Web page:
Tuesday, March 3, 2015


seems to be the perfect descriptive word for the month of February and the beginning of March.  Can't even see the mountains (this is just a hill) and I think I've only seen the moon two times since the new moon.  We've had a little snow, enough to make the ground a sloppy mess to trek through while doing the feeding.  But, we've lived with it, knowing full well that it won't be long until we're wishing for rain and cool summer breezes.  "Que sera, sera!"

The Farmer had asked for extra time out before getting chickens again, to give his leg time to recover.  (By the way, it's o.k. now.)  I think "they" gave us two or three extra days, just long enough to make me want to retire, so yesterday we filled the houses again.  (You're saying, "Oh no! not another picture of chickens!")

There were twins this week; what a cold, cold time for babies.  I don't see how people can raise cattle in the northern states where it is so much colder.  We have them in the barn with their mother.  (Terrible picture of them :(; too dark inside the barn)

This morning the Farmer sent off a load of hay that was purchased last summer but only now being picked up; sometimes we wonder if we should have kept it since this winter more hay has been needed.  This load went up the mountain in all this fog.

So, there you have it: my life these days.  There have been some quilting projects tucked into a few hours most days that I want to tell you about; a wonderful Christmas surprise gift and a fun tradition my girls and I have going; some crochet work ~ just give me a few days to catch up.  Writing a blog post takes up so much time because I sit and wait and wait for the pictures to load. 

Until next time, be happy!

Friday, February 13, 2015

For a little glimpse of what's been happening around the farm, my daughter's blog, www.musingreader.blogspot.com, will fill you in.  I'm happy to say, after turning from all shades of dark red to purple to yellow, and swelling twice the size it should be, the farmer's leg seems to be almost back to normal.   After she calmed down a bit, the cow went into the trailer, we brought her home, and pulled the calf.  Now, the question is, how do we get her on the trailer a second time to take her to market, for no matter how pretty she is, she won't be spending the rest of her life on this farm!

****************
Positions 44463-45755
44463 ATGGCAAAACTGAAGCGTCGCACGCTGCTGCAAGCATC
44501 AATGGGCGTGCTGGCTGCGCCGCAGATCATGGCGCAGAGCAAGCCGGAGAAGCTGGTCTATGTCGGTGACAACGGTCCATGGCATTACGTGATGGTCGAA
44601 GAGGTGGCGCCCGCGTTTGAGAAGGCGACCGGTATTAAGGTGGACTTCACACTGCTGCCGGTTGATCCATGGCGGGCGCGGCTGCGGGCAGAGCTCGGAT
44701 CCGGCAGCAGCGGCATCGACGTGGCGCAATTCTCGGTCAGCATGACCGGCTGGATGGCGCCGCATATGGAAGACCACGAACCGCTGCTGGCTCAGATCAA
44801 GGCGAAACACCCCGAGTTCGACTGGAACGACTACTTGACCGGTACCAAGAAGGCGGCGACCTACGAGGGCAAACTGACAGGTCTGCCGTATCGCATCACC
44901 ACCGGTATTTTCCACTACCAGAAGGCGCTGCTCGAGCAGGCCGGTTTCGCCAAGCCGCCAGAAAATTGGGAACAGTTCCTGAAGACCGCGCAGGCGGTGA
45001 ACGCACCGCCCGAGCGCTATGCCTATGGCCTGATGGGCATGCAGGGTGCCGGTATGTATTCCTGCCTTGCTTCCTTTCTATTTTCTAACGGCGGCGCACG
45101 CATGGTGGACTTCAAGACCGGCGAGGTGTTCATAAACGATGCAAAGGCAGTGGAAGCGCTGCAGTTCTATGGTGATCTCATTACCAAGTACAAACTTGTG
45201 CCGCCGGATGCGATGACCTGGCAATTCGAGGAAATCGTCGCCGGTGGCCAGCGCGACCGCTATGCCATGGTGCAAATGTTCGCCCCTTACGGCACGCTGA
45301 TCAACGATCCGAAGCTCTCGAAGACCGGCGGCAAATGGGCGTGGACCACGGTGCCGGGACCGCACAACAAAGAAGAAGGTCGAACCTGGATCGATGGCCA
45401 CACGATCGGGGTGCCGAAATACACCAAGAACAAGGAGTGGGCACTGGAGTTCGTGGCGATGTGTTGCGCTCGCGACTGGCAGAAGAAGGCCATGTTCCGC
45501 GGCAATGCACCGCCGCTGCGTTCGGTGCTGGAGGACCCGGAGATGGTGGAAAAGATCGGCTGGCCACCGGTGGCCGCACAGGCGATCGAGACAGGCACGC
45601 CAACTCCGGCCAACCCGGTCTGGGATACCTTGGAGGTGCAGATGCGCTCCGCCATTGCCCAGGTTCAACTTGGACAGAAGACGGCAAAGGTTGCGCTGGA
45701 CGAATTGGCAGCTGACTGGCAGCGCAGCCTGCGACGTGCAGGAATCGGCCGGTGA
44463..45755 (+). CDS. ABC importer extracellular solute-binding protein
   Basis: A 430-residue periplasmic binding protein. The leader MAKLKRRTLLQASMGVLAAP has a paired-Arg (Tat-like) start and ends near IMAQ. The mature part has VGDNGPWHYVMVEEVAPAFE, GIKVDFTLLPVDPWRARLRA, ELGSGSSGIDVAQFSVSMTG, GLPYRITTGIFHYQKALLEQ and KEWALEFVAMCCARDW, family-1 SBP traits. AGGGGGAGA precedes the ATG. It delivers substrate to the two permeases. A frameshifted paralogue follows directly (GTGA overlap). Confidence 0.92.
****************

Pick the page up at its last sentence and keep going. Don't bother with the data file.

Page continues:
I'll be back around soon, 


Thursday, January 22, 2015

Winter Pastime

You all know how much I love to work jigsaw puzzles.  It's just a natural thing for me to do after the stress of December, the dreary sunless days, and long nights between supper and bedtime.  The Farmer gave me two puzzles this year for Christmas gifts.

I worked the most difficult one first, 1000 pieces, QUILT MONTAGE.  I don't have time from farm chores, etc. to sit and work full time, so it took me about a week and a half to finish this one.  When I started it I wasn't sure it was workable, but by taking it one section at a time it was.

The second one, 500 pieces, FARM LIFE, was much easier to work because the pieces were larger, and well, not as "busy" as the first one. And, by the way, a window screen is a perfect thing to put the pieces together on; it holds everything in place and keeps pieces from falling onto the floor.

So now my desire to work a puzzle for the winter has been satisfied and I'll take up the crochet hook, needle and embroidery thread and make something to show for my time.

Mary, at www.visitswithmary.blogspot.com, posted a fantastic poem about puzzles today; check it out!


Thursday, January 15, 2015

Flying Geese Quilt Top

I believe this year is following in the footsteps of last year, for here it is the middle of January already!  How can we slow it down?  And how we wish for some days with sunshine after a month of dreary, damp weather.  Do we never stop complaining about the weather?